FRUHLING
Bebeto Matthews  /  AP
Mildred Fruhling, 76, is among a group of senior citizens on a train trip from Florida to Canada to buy prescription drugs at a much lower cost than they pay at home.
updated 10/13/2004 3:29:09 PM ET 2004-10-13T19:29:09

With a button pinned to her jacket that read “Drug Companies Make Me Sick,” Mildred Fruhling, 76, joined a small caravan headed to Canada by train to buy cheaper prescription drugs.

The drugs she and her husband need are available at home in Edison, N.J., at a cost of about $7,000 a year. In Canada, where she’s going with more than 20 other senior citizens, she’ll buy a three-month supply for about half the U.S. price.

“I don’t think it’s a fair scenario, so I’m going to Canada to get the word out that we have to change the system,” Fruhling said.

The caravan, dubbed “The Rx Express,” started Monday in Miami and stopped in Manhattan on Tuesday to add passengers. Participants will leave for Toronto Wednesday morning and arrive in the evening.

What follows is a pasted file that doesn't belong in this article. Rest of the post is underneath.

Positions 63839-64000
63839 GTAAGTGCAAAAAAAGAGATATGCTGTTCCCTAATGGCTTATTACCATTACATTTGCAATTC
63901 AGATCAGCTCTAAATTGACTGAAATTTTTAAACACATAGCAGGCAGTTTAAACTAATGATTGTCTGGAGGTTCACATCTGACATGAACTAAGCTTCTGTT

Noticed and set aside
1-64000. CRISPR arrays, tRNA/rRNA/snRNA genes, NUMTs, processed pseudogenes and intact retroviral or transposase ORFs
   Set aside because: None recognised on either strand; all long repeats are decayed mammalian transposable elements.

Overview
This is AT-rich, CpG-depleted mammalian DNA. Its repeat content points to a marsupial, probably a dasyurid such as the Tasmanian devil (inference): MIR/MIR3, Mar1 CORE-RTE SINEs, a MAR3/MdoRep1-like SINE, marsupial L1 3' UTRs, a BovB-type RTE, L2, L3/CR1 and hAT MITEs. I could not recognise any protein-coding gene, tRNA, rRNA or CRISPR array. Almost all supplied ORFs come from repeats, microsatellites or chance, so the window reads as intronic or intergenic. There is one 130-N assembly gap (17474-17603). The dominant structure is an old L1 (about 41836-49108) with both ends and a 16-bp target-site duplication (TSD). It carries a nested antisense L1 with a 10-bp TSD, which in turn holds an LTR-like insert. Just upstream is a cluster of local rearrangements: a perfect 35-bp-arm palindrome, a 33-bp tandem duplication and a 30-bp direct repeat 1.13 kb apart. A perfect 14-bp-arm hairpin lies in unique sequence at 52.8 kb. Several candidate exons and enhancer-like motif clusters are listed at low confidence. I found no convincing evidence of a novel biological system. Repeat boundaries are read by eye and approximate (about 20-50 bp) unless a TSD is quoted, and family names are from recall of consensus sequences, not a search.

“It’s criminal for this country to require patients, seniors, to travel 3,000 miles to get the prescription drugs they need,” said Jerry Flannagan of the Foundation for Taxpayer and Consumer Rights, a nonpartisan lobbying group, which organized the trip.

The foundation wants the U.S. government to cut Medicare costs — and the expenses of patients — by negotiating bulk-purchasing agreements with pharmaceutical companies.

A similar trip was staged on the West Coast in August, when about two dozen Americans chartered a two-car train for the trip from San Diego to Vancouver.

The U.S. Food and Drug Administration opposes commercial prescription drug imports, arguing that it cannot vouch for their safety. Individuals, however, can buy as much as three months of medication for personal use with a U.S. prescription.

© 2012 The Associated Press. All rights reserved. This material may not be published, broadcast, rewritten or redistributed.

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